Pathway-focused bioassays and transcriptome analysis contribute to a better activity monitoring of complex herbal remedies
- Equal contributors
1 Division of Medical Biochemistry, Innsbruck Medical University, Center for Chemistry and Biomedicine, Innrain 80-82, Innsbruck, Austria
2 Division of Biological Chemistry, Innsbruck Medical University, Center for Chemistry and Biomedicine, Innrain 80-82, Innsbruck, Austria
Citation and License
BMC Genomics 2013, 14:133 doi:10.1186/1471-2164-14-133Published: 27 February 2013
Transcriptome analysis in combination with pathway-focused bioassays is suggested to be a helpful approach for gaining deeper insights into the complex mechanisms of action of herbal multicomponent preparations in living cells. The polyherbalism based concept of Tibetan and Ayurvedic medicine considers therapeutic efficacy through multi-target effects. A polyherbal Indo-Tibetan preparation, Padma 28, approved by the Swiss drug authorities (Swissmedic Nr. 58436), was applied to a more detailed dissection of mechanism of action in human hepatoma HepG2 cells. Cell-free and cell-based assays were employed to evaluate the antioxidant capacity. Genome-wide expression profiling was done by applying Human Genome U133 Plus 2.0 Affymetrix arrays. Pathway- and network-oriented analysis elucidated the affected biological processes. The results were validated using reporter gene assays and quantitative real-time PCR.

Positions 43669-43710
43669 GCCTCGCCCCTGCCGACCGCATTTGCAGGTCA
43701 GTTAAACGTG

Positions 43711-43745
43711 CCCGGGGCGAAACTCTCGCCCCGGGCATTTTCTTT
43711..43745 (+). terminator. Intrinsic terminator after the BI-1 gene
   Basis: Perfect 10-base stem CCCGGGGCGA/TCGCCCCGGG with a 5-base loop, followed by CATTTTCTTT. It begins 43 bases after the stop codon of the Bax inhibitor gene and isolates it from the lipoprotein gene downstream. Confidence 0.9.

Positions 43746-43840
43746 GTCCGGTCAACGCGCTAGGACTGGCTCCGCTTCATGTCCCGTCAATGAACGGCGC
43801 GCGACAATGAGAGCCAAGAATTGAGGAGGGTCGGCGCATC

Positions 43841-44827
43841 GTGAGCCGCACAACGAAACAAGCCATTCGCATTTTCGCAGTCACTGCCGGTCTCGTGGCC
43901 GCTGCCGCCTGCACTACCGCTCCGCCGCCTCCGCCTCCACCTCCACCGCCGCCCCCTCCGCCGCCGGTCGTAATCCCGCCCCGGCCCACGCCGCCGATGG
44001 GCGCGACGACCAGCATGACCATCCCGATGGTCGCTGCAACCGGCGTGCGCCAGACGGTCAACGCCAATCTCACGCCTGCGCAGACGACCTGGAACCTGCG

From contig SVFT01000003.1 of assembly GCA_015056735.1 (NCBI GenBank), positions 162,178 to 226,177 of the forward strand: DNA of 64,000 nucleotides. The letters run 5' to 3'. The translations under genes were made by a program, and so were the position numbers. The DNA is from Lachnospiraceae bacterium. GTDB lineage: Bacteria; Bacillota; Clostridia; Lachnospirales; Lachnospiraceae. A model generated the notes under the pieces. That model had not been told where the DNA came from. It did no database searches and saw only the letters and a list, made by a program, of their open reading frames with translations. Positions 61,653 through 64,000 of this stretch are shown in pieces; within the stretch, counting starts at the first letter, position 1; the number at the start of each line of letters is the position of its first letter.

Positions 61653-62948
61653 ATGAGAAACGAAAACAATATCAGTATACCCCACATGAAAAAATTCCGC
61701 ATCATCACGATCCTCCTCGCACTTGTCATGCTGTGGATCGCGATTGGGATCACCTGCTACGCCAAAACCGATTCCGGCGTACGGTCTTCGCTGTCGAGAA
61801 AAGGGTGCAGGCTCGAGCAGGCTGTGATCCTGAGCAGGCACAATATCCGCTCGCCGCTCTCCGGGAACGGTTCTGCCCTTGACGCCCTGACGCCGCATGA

To reveal the direct radical scavenging effects of the ethanolic extract of the Indo-Tibetan polyherbal remedy Padma 28, an in vitro oxygen radical absorbance capacity assay (ORAC) was employed, which resulted in a peroxyl-radical scavenging activity of 2006 ± 235 μmol TE/g. Furthermore, the antioxidant capacity of Padma 28 was analysed in living HepG2 cells, by measuring its scavenging potential against radical induced ROS. This formulation showed a considerable antioxidant capacity by significantly reducing ROS levels in a dose-dependent manner.
Integrated transcriptome analysis revealed a major influence on phase I and phase II detoxification and the oxidative stress response. Selected target genes, such as heme oxygenase 1, were validated in qPCR experiments. Network analysis showed 18 interrelated networks involved in important biological functions such as drug and bio-molecule metabolism, molecular transport and cellular communication. Some molecules are part of signaling cascades that are active during development and morphogenesis or are involved in pathological conditions and inflammatory response.
The identified molecular targets and pathways suggest several mechanisms that underlie the biological activity of the preparation. Although extrapolation of these findings to the in vivo situation is not possible, the results obtained might be the basis for further investigations and new hypotheses to be tested. This study demonstrates the potential of the combination of focused and unbiased research strategies in the mode of action analysis of multicomponent herbal mixtures.